I Don't Know
In praise of admitting ignorance (except when you shouldn't)
(2013) Too often, we fear that uttering those three little words will diminish us, somehow undermine our status and block our advancement. In fact, though, as Leah Hager Cohen argues, these words liberate and empower. So much of the condition of being human involves not knowing. The more comfortable we become with this truth, the more fully and unabashedly we may inhabit our skins, our souls, and the more able we are to grow.
In an enlightening narrative, Cohen weaves personal reporting with research in the fields of anthropology, sociolinguistics, neuroscience, philosophy, cognitive psychology, even fairy tales, to explore the reasons we have been so loath to admit ignorance, and how this harms us. She considers how race, gender, age, power, and privilege may influence our ability to confess knowledge or ignorance. She offers stories—some funny, some shocking—from such varied arenas as education, finance, politics, medicine, warfare, trial courts, and climate change to show the ubiquity of our bad habits, as well as the ramifications and possible alternatives.
Cohen's aim is not simply to urge us to gather the courage to confess our ignorance. She proposes something more hopeful and exciting: that we have much to gain by embracing uncertainty. We refrain from saying "I don't know" because we want to avoid shame or being shamed. But such pretense comes at a cost. For when we allow ourselves to be vulnerable, we increase the possiblities for true connection: with others, with new ideas, and with our deepest selves. So much becomes possible when we honor doubt.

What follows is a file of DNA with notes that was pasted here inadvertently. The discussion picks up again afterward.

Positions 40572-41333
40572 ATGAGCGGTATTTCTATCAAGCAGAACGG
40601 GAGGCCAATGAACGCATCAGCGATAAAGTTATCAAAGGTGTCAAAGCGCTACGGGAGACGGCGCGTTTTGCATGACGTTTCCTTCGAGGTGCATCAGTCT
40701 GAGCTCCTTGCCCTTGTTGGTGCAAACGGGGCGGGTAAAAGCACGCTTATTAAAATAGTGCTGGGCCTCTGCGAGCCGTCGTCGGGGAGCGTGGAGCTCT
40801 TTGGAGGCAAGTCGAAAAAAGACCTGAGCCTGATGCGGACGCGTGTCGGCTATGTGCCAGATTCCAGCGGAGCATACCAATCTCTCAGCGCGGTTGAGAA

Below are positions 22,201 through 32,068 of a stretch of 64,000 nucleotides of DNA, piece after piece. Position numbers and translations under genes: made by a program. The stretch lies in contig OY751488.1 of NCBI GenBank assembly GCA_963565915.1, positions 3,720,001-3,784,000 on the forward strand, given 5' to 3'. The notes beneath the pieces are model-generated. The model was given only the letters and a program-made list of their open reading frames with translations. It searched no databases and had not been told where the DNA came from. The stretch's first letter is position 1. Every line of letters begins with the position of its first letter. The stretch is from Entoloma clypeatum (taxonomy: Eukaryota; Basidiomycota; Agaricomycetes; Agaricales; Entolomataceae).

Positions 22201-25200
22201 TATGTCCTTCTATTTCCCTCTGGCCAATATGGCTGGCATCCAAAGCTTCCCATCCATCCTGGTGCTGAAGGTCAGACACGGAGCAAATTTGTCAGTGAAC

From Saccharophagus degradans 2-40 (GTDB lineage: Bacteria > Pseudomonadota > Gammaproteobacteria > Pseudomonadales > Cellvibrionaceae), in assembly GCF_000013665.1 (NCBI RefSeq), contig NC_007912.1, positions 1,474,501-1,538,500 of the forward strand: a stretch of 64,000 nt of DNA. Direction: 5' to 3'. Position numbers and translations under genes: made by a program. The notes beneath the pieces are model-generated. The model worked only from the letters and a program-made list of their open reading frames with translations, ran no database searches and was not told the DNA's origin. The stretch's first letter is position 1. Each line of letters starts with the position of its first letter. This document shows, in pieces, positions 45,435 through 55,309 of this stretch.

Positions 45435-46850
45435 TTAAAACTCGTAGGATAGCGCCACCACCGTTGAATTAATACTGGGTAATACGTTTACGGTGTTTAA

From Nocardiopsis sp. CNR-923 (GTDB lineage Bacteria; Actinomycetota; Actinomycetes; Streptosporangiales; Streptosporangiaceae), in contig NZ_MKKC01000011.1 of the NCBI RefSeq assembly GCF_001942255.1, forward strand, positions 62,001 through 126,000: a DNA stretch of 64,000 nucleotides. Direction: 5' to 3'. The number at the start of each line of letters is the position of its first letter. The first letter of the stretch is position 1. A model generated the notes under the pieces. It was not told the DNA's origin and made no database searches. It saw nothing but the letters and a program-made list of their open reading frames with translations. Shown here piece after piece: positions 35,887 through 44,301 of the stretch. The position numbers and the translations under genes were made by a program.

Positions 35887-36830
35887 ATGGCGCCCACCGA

Oprah Book of the Week
People Magazine Great Read
In this slim yet expansive new book, Cohen spins an elegant web...In the end, she’s arguing for an almost spiritual abstention from absolutism: The opposite of fundamentalism is the willingness to say ‘I don’t know.’
– The Boston Globe
Short and engaging, but also powerful and wise. Like Socrates, Cohen recommends that we take pride in knowing, and admitting, what we do not know.
– John Perry, author of The Art of Procrastination
An inquiring mind knows how to discover questions, and—better still—how to use them to fashion ideas. I don't know knows that it doesn't 'know,' and from this creates wisdom.
– Sven Birkerts, author of The Gutenberg Elegies: The Fate of Reading in an Electric Age